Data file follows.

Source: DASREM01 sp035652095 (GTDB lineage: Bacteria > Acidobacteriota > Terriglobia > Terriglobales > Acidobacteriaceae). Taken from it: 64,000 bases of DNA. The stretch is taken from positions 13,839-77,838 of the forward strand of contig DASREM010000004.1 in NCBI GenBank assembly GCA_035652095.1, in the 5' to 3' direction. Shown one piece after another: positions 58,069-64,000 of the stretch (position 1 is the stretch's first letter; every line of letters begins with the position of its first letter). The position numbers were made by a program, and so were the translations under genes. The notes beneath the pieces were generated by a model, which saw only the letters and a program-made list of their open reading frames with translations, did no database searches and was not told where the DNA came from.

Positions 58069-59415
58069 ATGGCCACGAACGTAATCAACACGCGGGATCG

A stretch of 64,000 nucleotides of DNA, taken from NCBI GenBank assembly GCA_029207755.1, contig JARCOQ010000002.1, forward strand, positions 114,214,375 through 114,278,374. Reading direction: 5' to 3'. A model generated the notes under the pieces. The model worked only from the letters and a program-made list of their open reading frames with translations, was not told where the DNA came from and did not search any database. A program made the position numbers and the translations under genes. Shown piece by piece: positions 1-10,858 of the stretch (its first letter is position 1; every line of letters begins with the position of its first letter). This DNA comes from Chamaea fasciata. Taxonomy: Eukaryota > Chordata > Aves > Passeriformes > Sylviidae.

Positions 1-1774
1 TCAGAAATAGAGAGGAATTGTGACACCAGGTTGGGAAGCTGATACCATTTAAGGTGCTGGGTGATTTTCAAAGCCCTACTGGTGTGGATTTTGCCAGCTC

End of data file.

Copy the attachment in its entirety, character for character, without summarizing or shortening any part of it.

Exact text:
Source: DASREM01 sp035652095 (GTDB lineage: Bacteria > Acidobacteriota > Terriglobia > Terriglobales > Acidobacteriaceae). Taken from it: 64,000 bases of DNA. The stretch is taken from positions 13,839-77,838 of the forward strand of contig DASREM010000004.1 in NCBI GenBank assembly GCA_035652095.1, in the 5' to 3' direction. Shown one piece after another: positions 58,069-64,000 of the stretch (position 1 is the stretch's first letter; every line of letters begins with the position of its first letter). The position numbers were made by a program, and so were the translations under genes. The notes beneath the pieces were generated by a model, which saw only the letters and a program-made list of their open reading frames with translations, did no database searches and was not told where the DNA came from.

Positions 58069-59415
58069 ATGGCCACGAACGTAATCAACACGCGGGATCG

A stretch of 64,000 nucleotides of DNA, taken from NCBI GenBank assembly GCA_029207755.1, contig JARCOQ010000002.1, forward strand, positions 114,214,375 through 114,278,374. Reading direction: 5' to 3'. A model generated the notes under the pieces. The model worked only from the letters and a program-made list of their open reading frames with translations, was not told where the DNA came from and did not search any database. A program made the position numbers and the translations under genes. Shown piece by piece: positions 1-10,858 of the stretch (its first letter is position 1; every line of letters begins with the position of its first letter). This DNA comes from Chamaea fasciata. Taxonomy: Eukaryota > Chordata > Aves > Passeriformes > Sylviidae.

Positions 1-1774
1 TCAGAAATAGAGAGGAATTGTGACACCAGGTTGGGAAGCTGATACCATTTAAGGTGCTGGGTGATTTTCAAAGCCCTACTGGTGTGGATTTTGCCAGCTC